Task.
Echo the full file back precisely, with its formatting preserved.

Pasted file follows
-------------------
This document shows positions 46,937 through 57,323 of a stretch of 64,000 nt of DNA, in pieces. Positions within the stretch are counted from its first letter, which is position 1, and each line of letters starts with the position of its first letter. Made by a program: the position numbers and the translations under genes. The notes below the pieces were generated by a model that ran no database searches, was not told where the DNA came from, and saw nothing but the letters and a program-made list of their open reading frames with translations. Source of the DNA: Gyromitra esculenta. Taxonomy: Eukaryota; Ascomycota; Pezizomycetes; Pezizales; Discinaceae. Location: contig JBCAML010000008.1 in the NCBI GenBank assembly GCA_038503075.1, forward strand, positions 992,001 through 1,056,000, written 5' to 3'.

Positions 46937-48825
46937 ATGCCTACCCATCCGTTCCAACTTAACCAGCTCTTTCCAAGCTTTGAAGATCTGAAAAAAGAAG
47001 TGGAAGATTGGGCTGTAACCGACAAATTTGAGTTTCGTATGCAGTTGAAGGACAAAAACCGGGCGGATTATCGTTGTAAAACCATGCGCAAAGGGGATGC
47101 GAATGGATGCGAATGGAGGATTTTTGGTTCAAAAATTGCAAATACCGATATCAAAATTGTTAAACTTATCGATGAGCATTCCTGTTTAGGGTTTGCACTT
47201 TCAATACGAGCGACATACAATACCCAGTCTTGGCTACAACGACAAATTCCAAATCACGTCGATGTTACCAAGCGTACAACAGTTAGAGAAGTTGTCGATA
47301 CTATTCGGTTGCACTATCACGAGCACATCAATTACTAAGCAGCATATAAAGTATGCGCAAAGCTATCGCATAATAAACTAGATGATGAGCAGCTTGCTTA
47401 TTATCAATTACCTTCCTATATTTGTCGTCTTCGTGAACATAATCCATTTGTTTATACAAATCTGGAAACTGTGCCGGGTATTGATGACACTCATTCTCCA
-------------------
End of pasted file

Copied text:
This document shows positions 46,937 through 57,323 of a stretch of 64,000 nt of DNA, in pieces. Positions within the stretch are counted from its first letter, which is position 1, and each line of letters starts with the position of its first letter. Made by a program: the position numbers and the translations under genes. The notes below the pieces were generated by a model that ran no database searches, was not told where the DNA came from, and saw nothing but the letters and a program-made list of their open reading frames with translations. Source of the DNA: Gyromitra esculenta. Taxonomy: Eukaryota; Ascomycota; Pezizomycetes; Pezizales; Discinaceae. Location: contig JBCAML010000008.1 in the NCBI GenBank assembly GCA_038503075.1, forward strand, positions 992,001 through 1,056,000, written 5' to 3'.

Positions 46937-48825
46937 ATGCCTACCCATCCGTTCCAACTTAACCAGCTCTTTCCAAGCTTTGAAGATCTGAAAAAAGAAG
47001 TGGAAGATTGGGCTGTAACCGACAAATTTGAGTTTCGTATGCAGTTGAAGGACAAAAACCGGGCGGATTATCGTTGTAAAACCATGCGCAAAGGGGATGC
47101 GAATGGATGCGAATGGAGGATTTTTGGTTCAAAAATTGCAAATACCGATATCAAAATTGTTAAACTTATCGATGAGCATTCCTGTTTAGGGTTTGCACTT
47201 TCAATACGAGCGACATACAATACCCAGTCTTGGCTACAACGACAAATTCCAAATCACGTCGATGTTACCAAGCGTACAACAGTTAGAGAAGTTGTCGATA
47301 CTATTCGGTTGCACTATCACGAGCACATCAATTACTAAGCAGCATATAAAGTATGCGCAAAGCTATCGCATAATAAACTAGATGATGAGCAGCTTGCTTA
47401 TTATCAATTACCTTCCTATATTTGTCGTCTTCGTGAACATAATCCATTTGTTTATACAAATCTGGAAACTGTGCCGGGTATTGATGACACTCATTCTCCA